Practical implications of naloxone knowledge among suburban people who use opioids

Kristin E. Schneider, Glenna J. Urquhart, Saba Rouhani, Ju Nyeong Park, Miles Morris, Sean T. Allen, Susan G. Sherman

Research output: Contribution to journalArticlepeer-review


Background: Naloxone distribution programs have been a cornerstone of the public health response to the overdose crisis in the USA. Yet people who use opioids (PWUO) continue to face a number of barriers accessing naloxone, including not knowing where it is available. Methods: We used data from 173 PWUO from Anne Arundel County, Maryland, which is located between Baltimore City and Washington, DC. We assessed the prevalence of recently (past 6 months) receiving naloxone and currently having naloxone, the type(s) of the naloxone kits received, and the perceived ease/difficultly of accessing naloxone. We also assessed participants knowledge of where naloxone was available in the community. Results: One third (35.7%) of participants had recently received naloxone. Most who had received naloxone received two doses (72.1%), nasal naloxone (86.9%), and education about naloxone use (72.1%). Most currently had naloxone in their possession (either on their person or at home; 78.7%). One third (34.4%) believed naloxone was difficult to obtain in their community. Only half (56.7%) knew of multiple locations where they could get naloxone. The health department was the most commonly identified naloxone source (58.0%). Identifying multiple sources of naloxone was associated with being more likely to perceive that naloxone is easy to access. Discussion: Our results suggest that additional public health efforts are needed to make PWUO aware of the range of sources of naloxone in their communities in order to ensure easy and continued naloxone access to PWUO.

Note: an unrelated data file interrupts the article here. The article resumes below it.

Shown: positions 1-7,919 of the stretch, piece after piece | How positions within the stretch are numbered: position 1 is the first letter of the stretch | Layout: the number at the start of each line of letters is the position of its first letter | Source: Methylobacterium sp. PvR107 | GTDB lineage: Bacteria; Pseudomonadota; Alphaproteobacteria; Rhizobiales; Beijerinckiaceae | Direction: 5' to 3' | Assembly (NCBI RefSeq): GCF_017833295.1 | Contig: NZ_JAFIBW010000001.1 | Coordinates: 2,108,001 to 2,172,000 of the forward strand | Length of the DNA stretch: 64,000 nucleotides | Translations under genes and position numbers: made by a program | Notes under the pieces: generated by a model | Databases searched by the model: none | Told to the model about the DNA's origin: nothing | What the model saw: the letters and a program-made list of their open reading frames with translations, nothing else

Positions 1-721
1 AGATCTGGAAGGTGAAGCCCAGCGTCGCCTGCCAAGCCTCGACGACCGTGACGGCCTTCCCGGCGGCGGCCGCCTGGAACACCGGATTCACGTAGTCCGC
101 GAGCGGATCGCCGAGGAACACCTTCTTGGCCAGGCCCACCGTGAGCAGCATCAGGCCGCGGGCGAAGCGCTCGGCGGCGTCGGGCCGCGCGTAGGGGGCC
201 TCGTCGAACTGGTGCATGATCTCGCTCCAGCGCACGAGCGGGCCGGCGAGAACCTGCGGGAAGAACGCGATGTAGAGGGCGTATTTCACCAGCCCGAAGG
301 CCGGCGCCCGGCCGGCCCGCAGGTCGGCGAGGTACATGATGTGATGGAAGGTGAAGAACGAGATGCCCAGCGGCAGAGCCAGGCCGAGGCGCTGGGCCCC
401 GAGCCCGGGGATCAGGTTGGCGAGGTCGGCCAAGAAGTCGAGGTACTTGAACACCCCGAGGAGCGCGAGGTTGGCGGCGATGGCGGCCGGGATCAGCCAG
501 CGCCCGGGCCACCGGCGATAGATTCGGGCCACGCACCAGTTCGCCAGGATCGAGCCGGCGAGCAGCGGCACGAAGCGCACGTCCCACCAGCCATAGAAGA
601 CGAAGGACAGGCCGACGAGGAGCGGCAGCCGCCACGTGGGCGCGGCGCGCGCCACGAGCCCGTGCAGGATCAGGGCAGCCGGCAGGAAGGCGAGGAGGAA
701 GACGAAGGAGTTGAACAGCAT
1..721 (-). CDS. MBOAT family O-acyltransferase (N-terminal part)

Original languageEnglish (US)
Article number47
JournalHarm Reduction Journal
Issue number1
StatePublished - Dec 2021


  • Naloxone
  • Naloxone access
  • Opioids
  • Overdose

ASJC Scopus subject areas

  • Medicine (miscellaneous)
  • Public Health, Environmental and Occupational Health
  • Psychiatry and Mental health


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